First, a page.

Justin Tomchuk, AKA u m a m i, is one of YouTube’s rising stars. At 252K subscribers and counting, he makes moody, surreal animations that draw on everything from classic advertisements, fine art and sci-fi to Thomas the Tank Engine and Campbell’s Cream of Chicken Soup. He does the bulk of the art and animation himself, as well as scoring his work with his own music under the name HEXSYSTEM. His Interface series is due to wrap up any day now, with 23 of 24 episodes complete. I sat down with him to ask about what advice he’d give to artists just starting out, what movies he thinks are worth learning from, and ended up learning a lot about how technology might affect art in the future.
I asked him first what advice he wishes someone had given him when he was at college, and if there was anything he wants to say to any young artists just starting out.
“Well, I went to art school, but there was also a film program there. There was no way they would have known this back in 2012 when I was graduating, but I think they should have pushed the fact that all multimedia was going to completely change. Everyone was pushing you to join the union to get into the film industry and work your way up for 20 or 30 years. It’s like the old way of doing things, right? YouTube and stuff were looked down upon, ‘Oh, that’s just cat videos,’” Tomchuk reminisces. “But what people should have done was told us to embrace it, and say all these television networks and movie studios, they’re still gonna be there, but there’s also going to be this huge new market that isn’t even being taken seriously. So, I’d say to someone in college right now, instead of rejecting new tech, all this new stuff, check it out and embrace it.”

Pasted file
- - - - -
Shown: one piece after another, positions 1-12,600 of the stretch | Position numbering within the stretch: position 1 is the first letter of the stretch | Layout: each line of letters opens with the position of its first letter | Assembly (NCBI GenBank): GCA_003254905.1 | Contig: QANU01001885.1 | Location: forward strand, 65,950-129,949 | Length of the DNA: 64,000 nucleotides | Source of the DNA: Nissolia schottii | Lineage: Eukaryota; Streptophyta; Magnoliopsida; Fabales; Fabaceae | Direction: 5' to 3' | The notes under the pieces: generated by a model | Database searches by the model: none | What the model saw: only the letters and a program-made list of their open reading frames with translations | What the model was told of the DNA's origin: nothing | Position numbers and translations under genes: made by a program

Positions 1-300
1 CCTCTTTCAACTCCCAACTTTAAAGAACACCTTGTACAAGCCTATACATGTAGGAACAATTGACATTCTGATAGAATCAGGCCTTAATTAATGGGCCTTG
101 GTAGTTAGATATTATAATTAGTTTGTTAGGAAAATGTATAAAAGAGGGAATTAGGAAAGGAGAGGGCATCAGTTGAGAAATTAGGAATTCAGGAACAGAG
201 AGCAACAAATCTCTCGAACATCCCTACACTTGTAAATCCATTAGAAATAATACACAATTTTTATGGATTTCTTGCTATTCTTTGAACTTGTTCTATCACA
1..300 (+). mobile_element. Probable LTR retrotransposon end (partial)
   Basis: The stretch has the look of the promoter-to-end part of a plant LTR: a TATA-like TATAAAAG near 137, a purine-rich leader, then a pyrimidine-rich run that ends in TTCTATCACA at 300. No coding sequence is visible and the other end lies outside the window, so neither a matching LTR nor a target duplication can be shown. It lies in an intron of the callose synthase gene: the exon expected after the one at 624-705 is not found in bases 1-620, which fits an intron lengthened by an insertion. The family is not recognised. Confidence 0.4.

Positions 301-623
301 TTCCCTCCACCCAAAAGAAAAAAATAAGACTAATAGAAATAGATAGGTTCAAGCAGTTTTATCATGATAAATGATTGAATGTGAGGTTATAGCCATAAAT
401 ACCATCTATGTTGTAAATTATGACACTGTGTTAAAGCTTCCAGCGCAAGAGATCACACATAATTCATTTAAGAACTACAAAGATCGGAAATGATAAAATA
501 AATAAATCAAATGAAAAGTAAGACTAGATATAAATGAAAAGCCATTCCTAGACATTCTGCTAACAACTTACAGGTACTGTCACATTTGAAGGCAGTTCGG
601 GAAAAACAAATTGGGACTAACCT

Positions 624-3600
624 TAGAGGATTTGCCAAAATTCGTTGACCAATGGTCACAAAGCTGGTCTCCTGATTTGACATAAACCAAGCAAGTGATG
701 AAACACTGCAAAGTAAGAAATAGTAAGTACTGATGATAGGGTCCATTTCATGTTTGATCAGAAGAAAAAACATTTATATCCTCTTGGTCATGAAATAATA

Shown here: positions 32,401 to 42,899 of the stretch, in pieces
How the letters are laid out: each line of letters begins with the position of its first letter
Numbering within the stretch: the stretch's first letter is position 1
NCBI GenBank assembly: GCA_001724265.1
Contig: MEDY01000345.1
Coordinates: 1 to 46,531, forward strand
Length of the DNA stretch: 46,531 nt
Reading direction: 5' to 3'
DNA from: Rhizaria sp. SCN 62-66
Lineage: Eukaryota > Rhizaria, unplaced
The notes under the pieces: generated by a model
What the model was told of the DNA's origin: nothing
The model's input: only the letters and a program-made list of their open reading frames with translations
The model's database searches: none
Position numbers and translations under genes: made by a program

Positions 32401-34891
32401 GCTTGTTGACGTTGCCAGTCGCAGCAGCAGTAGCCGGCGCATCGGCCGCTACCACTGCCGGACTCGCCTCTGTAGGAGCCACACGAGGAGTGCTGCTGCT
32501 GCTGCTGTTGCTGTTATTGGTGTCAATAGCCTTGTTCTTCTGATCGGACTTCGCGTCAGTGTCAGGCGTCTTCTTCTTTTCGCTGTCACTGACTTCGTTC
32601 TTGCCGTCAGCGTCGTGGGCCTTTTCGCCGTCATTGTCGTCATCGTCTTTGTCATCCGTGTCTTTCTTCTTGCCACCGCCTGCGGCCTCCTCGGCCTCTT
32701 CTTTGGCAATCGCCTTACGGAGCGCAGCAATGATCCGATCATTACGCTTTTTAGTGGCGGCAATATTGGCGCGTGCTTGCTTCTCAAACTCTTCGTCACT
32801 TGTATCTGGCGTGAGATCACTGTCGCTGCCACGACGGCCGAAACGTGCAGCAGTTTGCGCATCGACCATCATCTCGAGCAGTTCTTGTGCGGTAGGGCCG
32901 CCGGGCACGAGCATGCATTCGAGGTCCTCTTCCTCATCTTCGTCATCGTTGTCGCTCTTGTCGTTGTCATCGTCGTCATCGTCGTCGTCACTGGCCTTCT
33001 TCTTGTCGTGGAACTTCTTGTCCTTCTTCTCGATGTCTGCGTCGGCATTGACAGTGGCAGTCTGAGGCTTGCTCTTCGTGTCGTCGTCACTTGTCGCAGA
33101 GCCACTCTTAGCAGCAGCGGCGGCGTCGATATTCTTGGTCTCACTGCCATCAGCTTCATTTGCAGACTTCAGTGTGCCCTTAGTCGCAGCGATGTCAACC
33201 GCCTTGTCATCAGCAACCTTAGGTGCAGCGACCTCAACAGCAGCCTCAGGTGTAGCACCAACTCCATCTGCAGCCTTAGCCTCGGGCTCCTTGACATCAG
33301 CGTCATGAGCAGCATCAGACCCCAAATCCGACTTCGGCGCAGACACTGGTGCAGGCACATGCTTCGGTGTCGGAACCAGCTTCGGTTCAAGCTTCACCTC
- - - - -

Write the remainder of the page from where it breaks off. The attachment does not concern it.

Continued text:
Tomchuk utilises a random face generator developed by Nvidia for the character KAMI’s face in Interface. I ask him if there’s any new tech that excites him at the moment.
“There’s this girl, she bought herself a full body tracking suit, like they use on movies like Lord of the Rings for Gollum,” Tomchuk says. “And she programmed this entire 3D room using the Unreal Engine. And she can basically do like theatre that plays back through a Twitch stream that looks like a completely different 3D character, but with all the correct tracking. It’s completely new, like that’s a such a new thing. And I just feel like the way technology is going these days, there’s gonna be so much opportunity to do completely new fields that haven’t even existed yet.”
“And this other guy, Joel Haver on YouTube. He uses rotoscoping, but he uses a software called EbSynth which is based off of some sort of neural network. And it allows him to make animations of his video recordings,” explains Tomchuk. “But he’s doing it in such an innovative way. And he capitalised on it, and his channel blew up, because it’s like this new technology. People haven’t seen it before. You know, I think there’s a lot of stuff coming out, especially with neural networks and videos, GPUs and stuff that’s gonna really change things up in the next 10 years for sure.”
I asked him which films he’s inspired by, and if he were to create a mini curriculum for a film class, which films he’d want his students to watch.
“Well, I found it was always teacher’s preference, you know? It was very subjective,” Tomchuk says about his own time at art school. “But for my personal watchlist I’d say The Last of the Mohicans, The Silence of the Lambs, Sling Blade, Watchmen, Uncut Gems and There Will Be Blood. A lot of these movies just let the scenes speak for themselves without exposition. And I feel like there’s a lot you can learn from just watching scenes happen. Showing things rather than telling them so much. And part of the problem I have with movies and TV shows these days is a lot of them are bad, but if they were to cut out maybe half of the dialogue, and just pace it better, that show might actually be all right.”